The Union is wrong. The Union would be wrong even if it benefitted Scotland in some way. Rather obviously, it does not. But no benefit could possibly outweigh the constitutional shackles which deny the people of Scotland the full and proper exercise of our sovereignty. No benefit could justify the injustice of the Union. No benefit could compensate for the cost in terms of democracy and dignity.
Restoring Scotland’s independence is just what normal people would do when faced with offensive absurdity of the Union.
It is worth stressing the point made in that article that it is not only the SNP/Scottish Government which has been gripped by the need to justify independence in terms of something external to the constitutional issue. Most of the Yes movement has followed suit. Hence the plethora of different ‘visions’ of independence. Restoring Scotland’s independence has, for the Yes movement, always been much more about what independence might do rather than what independence is. The so-called ‘case for independence’ has been all but entirely about what independence entails rather than what independence implies. As you will have gathered, I consider this to be wrong. Like Robbie Mochrie I maintain that independence is an end in itself.
This does not mean that there cannot be other ends associated with independence. Only that the case for restoring Scotland’s independence needs none of these ancillary ends. The restoration of Scotland’s independence needs no justification other than that it restores constitutional normality by ending a grotesquely anomalous constitutional settlement.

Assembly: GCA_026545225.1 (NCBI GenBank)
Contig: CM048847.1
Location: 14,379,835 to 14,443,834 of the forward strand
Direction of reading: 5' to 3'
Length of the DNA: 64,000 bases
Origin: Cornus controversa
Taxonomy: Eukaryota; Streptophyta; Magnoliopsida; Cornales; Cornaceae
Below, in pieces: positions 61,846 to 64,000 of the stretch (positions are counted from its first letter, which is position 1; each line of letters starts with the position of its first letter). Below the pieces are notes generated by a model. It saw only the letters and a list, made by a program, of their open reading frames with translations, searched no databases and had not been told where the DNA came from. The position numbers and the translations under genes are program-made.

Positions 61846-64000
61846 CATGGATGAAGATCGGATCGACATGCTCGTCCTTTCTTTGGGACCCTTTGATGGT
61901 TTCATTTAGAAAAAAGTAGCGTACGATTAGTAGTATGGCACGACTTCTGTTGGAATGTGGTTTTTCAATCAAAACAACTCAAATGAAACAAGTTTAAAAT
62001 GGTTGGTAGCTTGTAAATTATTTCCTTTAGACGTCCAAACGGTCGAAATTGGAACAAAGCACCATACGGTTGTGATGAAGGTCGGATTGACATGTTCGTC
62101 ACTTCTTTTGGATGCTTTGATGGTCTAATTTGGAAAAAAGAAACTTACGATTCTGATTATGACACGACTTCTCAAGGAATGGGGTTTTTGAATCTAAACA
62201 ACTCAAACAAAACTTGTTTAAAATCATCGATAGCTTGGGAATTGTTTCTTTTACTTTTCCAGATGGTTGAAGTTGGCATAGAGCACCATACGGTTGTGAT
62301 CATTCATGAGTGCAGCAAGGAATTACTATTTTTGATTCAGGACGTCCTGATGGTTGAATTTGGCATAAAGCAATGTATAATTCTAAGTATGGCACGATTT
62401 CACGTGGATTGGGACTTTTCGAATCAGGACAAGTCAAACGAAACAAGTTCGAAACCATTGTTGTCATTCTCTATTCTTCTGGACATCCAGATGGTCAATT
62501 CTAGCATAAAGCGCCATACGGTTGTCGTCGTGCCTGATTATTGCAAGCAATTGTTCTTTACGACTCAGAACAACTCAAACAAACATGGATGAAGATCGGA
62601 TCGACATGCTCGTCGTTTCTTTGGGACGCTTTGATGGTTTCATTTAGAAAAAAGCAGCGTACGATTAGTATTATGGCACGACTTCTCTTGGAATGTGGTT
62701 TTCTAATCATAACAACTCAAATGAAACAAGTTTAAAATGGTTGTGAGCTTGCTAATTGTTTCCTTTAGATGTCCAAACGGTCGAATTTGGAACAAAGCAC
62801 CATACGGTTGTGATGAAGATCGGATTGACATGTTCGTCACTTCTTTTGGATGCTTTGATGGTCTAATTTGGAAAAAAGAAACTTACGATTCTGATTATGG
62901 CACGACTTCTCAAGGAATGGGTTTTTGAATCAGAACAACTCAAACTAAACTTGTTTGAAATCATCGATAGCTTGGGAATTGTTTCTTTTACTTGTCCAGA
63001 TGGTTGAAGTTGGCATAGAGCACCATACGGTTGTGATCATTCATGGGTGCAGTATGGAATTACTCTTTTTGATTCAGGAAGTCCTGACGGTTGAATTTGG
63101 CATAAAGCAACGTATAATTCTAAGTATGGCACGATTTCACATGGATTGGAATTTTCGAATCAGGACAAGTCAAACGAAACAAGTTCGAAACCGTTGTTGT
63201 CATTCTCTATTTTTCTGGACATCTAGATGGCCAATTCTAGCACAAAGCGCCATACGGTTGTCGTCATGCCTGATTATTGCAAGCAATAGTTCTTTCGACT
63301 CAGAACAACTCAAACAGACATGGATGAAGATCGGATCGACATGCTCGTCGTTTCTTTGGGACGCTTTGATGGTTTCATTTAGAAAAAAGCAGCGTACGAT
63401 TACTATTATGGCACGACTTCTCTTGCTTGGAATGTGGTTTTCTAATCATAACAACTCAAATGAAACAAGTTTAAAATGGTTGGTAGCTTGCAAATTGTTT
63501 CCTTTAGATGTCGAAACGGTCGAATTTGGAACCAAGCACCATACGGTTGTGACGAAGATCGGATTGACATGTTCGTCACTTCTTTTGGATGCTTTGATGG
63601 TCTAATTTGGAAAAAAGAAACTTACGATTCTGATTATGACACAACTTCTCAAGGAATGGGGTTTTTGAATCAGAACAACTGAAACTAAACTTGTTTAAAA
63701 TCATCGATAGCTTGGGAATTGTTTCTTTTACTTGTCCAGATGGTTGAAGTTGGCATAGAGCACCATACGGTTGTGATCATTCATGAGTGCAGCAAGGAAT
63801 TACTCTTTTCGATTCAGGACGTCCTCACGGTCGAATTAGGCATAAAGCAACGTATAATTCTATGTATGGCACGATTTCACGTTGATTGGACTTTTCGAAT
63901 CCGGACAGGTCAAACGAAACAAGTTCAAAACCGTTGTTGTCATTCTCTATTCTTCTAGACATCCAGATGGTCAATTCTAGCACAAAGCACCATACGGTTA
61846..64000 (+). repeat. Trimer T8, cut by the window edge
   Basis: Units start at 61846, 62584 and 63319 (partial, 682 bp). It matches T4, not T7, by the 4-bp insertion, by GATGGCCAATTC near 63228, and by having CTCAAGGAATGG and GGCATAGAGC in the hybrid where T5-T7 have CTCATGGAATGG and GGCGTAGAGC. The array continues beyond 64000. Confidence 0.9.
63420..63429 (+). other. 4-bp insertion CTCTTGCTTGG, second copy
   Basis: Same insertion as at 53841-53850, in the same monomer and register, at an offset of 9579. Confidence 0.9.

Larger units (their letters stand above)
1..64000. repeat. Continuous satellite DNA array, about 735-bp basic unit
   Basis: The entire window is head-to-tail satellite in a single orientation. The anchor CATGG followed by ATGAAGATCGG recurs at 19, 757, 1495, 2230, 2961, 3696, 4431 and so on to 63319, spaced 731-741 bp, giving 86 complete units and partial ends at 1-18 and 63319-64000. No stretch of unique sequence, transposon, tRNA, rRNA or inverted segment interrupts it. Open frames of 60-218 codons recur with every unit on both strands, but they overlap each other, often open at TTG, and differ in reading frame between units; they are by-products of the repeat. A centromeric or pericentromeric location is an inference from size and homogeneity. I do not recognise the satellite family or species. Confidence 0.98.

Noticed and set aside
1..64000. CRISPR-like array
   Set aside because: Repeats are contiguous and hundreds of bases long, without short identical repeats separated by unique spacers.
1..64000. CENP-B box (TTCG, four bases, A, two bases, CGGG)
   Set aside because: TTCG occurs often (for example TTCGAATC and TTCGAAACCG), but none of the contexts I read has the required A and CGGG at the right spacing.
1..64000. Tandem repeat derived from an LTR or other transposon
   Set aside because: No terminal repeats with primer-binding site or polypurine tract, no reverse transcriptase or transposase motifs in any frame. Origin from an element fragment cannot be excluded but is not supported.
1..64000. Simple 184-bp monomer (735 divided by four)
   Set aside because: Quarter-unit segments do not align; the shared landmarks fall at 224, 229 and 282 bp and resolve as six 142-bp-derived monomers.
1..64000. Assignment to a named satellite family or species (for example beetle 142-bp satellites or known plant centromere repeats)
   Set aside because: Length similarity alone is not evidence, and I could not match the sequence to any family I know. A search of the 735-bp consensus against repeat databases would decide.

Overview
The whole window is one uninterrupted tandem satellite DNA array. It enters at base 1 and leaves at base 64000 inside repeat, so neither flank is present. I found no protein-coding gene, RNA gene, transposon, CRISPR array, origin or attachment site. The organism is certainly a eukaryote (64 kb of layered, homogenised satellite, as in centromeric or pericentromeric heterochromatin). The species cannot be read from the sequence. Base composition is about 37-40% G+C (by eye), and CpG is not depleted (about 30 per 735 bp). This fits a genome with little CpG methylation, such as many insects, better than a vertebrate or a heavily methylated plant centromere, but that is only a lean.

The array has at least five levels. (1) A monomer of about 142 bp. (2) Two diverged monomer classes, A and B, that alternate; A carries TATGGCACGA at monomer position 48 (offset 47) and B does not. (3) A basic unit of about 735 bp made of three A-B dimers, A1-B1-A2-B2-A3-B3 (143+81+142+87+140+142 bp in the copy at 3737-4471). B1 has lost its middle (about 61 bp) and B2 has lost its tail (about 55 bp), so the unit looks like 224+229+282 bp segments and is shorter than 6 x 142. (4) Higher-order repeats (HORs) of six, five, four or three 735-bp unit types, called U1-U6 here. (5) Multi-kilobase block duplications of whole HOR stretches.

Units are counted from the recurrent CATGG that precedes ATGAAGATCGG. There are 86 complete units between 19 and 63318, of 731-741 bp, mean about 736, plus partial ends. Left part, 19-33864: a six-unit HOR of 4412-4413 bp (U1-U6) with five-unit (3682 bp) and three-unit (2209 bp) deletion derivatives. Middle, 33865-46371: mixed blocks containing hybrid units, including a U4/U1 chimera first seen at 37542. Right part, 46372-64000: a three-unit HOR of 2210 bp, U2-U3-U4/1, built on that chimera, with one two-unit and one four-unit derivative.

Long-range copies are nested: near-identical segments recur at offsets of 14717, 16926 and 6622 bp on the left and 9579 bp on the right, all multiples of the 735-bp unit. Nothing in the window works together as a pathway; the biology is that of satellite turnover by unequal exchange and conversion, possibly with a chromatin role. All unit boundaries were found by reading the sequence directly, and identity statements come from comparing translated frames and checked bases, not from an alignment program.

The notion that the SNP has forsaken independence is still ridiculous. But it may be a bit less ridiculous than I previously thought. It is not that the commitment to Scotland’s cause has been quietly dropped. But it appears that it has been weakened by the way the constitutional issue has been framed. Having framed independence as a means to an end and something which must be justified by its supposed social and economic effects, the SNP/Scottish Government and almost the entire Yes movement have lost sight of the fact that restoring Scotland’s independence is fully justified by what it is – normal.
The attitude which pervades the entire independence movement characterises independence as a means to not just an end but to a dizzying, confusing proliferation of ends none of which can be assured. When independence is thus justified our opponents need only attack ends which are inherently uncertain. They can exploit this uncertainty. The can generate and exacerbate doubt. They are not required to address the concept of independence itself. They need only attack the things which are used to justify it. Things which are highly vulnerable to attack.
What this urge to justify independence in terms of the ends to which it can be a means suggests is a deeply disturbing lack of confidence in independence itself. Which in turn hints at a lack of confidence in the Scottish people. Surely the fight to restore Scotland’s independence should be in the hands of people who can recognise independence as an end in itself and conduct the campaign accordingly.
Independence is fully justified by the fact that the Union cannot be justified.